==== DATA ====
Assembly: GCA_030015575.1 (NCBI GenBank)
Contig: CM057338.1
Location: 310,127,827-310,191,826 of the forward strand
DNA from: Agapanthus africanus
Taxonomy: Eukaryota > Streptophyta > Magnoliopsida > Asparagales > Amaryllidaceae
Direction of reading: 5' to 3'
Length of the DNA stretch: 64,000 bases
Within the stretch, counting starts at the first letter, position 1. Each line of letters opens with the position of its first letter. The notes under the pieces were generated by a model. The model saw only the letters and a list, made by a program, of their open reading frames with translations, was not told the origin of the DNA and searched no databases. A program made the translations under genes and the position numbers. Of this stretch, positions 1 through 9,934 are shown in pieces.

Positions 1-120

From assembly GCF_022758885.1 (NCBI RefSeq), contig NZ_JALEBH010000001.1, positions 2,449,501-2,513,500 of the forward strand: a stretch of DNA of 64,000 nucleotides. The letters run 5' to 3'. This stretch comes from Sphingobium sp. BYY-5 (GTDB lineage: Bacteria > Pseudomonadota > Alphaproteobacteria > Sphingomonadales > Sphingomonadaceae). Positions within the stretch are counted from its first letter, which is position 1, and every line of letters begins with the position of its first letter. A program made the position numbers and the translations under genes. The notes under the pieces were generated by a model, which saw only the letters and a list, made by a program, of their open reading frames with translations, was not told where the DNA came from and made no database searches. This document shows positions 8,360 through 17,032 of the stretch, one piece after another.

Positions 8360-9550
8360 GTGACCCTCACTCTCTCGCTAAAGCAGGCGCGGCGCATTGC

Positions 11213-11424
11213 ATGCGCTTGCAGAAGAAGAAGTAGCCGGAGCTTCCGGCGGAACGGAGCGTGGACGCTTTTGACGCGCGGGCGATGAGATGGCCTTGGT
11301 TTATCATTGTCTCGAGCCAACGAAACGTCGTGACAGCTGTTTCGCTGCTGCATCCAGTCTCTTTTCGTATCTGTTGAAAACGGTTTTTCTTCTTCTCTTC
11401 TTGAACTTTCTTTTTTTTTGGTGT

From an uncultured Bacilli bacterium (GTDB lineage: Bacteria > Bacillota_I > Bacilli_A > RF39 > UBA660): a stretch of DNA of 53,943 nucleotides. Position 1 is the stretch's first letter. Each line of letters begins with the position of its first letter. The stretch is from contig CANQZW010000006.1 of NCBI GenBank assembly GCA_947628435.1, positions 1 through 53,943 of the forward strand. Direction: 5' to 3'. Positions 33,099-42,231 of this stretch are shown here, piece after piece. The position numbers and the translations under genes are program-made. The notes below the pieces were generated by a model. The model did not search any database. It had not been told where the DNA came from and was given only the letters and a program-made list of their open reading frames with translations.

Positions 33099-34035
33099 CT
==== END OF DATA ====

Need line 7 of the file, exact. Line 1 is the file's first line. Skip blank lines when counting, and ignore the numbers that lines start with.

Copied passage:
Length of the DNA stretch: 64,000 bases